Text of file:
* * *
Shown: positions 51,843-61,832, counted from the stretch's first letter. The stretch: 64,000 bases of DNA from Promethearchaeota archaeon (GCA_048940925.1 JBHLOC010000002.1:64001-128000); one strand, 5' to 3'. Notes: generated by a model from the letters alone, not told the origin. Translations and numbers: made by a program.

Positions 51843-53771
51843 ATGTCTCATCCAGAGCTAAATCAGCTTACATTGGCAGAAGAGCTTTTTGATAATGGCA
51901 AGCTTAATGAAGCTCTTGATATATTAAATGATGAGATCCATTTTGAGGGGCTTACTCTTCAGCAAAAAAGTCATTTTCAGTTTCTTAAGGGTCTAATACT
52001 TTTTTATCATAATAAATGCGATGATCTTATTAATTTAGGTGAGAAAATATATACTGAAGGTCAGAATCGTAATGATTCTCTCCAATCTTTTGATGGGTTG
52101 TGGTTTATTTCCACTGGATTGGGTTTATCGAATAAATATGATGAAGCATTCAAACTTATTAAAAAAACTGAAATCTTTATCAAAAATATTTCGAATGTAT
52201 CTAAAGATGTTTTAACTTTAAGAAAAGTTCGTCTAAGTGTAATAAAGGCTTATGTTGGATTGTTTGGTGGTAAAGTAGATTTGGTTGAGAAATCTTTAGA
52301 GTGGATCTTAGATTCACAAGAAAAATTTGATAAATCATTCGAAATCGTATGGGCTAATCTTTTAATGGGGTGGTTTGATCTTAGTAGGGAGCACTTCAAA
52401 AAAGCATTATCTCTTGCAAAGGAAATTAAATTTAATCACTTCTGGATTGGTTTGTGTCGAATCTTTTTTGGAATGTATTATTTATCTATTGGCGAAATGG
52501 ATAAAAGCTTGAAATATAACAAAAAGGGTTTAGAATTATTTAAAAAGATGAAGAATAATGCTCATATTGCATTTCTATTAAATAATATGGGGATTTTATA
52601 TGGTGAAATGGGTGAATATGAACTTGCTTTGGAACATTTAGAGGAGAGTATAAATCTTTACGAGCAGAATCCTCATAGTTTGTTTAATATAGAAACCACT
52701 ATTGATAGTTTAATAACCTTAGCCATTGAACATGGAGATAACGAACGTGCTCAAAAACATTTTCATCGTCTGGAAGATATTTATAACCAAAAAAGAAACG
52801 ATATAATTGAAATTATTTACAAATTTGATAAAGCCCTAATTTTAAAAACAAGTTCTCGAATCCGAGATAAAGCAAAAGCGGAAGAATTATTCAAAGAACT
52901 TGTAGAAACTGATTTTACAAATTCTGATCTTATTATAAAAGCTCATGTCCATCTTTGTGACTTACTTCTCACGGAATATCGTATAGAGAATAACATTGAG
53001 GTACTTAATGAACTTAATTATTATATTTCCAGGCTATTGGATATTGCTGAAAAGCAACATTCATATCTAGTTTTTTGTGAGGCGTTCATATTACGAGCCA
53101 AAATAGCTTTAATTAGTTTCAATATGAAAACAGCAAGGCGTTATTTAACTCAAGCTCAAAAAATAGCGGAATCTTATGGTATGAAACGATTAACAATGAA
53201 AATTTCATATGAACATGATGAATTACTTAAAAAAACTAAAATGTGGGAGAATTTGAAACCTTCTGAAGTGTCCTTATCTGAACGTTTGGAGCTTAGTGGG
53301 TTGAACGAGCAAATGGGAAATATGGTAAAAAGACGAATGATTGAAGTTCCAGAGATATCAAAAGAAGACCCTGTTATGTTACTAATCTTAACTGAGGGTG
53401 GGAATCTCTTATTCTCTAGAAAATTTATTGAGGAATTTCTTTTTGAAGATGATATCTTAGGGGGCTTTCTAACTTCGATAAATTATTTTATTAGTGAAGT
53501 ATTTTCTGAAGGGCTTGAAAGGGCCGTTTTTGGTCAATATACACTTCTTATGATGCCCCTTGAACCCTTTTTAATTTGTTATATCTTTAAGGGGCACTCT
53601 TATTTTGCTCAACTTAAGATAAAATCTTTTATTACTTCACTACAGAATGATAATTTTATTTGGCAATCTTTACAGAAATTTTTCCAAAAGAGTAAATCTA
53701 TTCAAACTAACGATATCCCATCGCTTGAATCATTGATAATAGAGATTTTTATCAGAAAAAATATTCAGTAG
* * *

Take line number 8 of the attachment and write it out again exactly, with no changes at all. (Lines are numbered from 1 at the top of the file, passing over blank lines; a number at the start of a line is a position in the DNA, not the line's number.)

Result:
52301 GTGGATCTTAGATTCACAAGAAAAATTTGATAAATCATTCGAAATCGTATGGGCTAATCTTTTAATGGGGTGGTTTGATCTTAGTAGGGAGCACTTCAAA